Namibia is faced with major supply-side constraints, and strategic actions are required to enable the country to position itself in African markets and value chains if it wants to reap potential benefits from the African Continental Free Trade Area.
Local consultant Paul Kalenga said while presenting the National Strategy for the Implementation of AfCFTA in Windhoek last month that the key strategic issues are that Namibia has a narrow manufacturing sector, coupled with skills shortages and know-how.
“There is weak innovation and technology capacities in the country, limited access to finance, especially for small and medium enterprises, weak export promotion support, the high cost of inputs and high transport costs as there are long distances to African markets, among other supply-side constraints,” he outlined.
Kalenga said the objective of the strategy is to attract investments in value-addition, and to promote Namibia’s participation and integration in regional and global value chains, as well as to provide women and youth-owned businesses with important entry points to leverage AfCFTA opportunities, including access to investment and working capital, trade finance, production inputs and market information.
Priority products that Namibia can focus on are fish and fish products, livestock, meat and meat products, beer, salts, unwrought zinc, miscellaneous chemical products, wood, charcoal, zinc bars and wire, and copper cathodes.
As a small open economy, the AfCFTA provides an expanded market for the country’s goods and services. The AfCFTA builds on progress achieved through Namibia’s participation in regional integration initiatives, mainly the Southern African Development Community (SADC) and the Southern African Customs Union (SACU) as key stepping stones to continental economic integration.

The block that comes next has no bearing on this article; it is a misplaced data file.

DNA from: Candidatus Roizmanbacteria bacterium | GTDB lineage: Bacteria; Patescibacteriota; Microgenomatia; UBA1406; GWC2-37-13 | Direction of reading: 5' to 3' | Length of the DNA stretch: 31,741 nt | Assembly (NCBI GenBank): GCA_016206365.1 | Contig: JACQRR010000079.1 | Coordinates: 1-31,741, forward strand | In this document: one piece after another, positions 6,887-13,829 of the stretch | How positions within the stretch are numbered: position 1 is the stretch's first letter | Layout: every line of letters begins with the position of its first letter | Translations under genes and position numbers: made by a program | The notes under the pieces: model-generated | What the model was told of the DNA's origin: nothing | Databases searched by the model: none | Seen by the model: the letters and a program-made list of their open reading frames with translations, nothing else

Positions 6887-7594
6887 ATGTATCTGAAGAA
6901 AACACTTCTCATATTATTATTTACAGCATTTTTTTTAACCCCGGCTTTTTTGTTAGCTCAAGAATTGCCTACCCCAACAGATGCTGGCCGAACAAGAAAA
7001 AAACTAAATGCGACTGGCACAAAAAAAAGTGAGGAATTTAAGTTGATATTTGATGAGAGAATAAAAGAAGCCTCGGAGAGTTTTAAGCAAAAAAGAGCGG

Namibia signed the Agreement on 2 July 2018, and deposited the instruments of ratification of the Agreement on 1 February 2019.
Kalenga stressed that the AfCFTA can be an important platform for Namibia’s economic diversification, export expansion and competitiveness towards sustainable growth, creation of sustainable jobs and reduction of poverty. At the same occasion, local economist Omu Kakujaha-Matundu said Namibia’s intra-African services exports remain under-developed, and most of the country’s services are traded with South Africa.
“Exploring sources of efficiency improvements and building export capacity across all services’ sectors will enable Namibian businesses to take advantage of opportunities in regional and global markets. A key challenge in assessing Namibia’s trade in services is data deficiencies on services trade and trading partners. Improving the collection of statistics on services trade and investment is a critical intervention area to facilitate evidence-based policies and growth,” he explained.
Meanwhile, in his 2022 New Year’s message, President Hage Geingob reiterated that Namibia will need to diversify its portfolio of economic activities in strategic sectors, which can support access to the AfCFTA and the global markets.
“The diversification of economic products, including finished products, and unique services will enable us to be cushioned against external risks and shocks. In order to achieve this, we need to retool and reskill our workforce,” he said. -email@example.com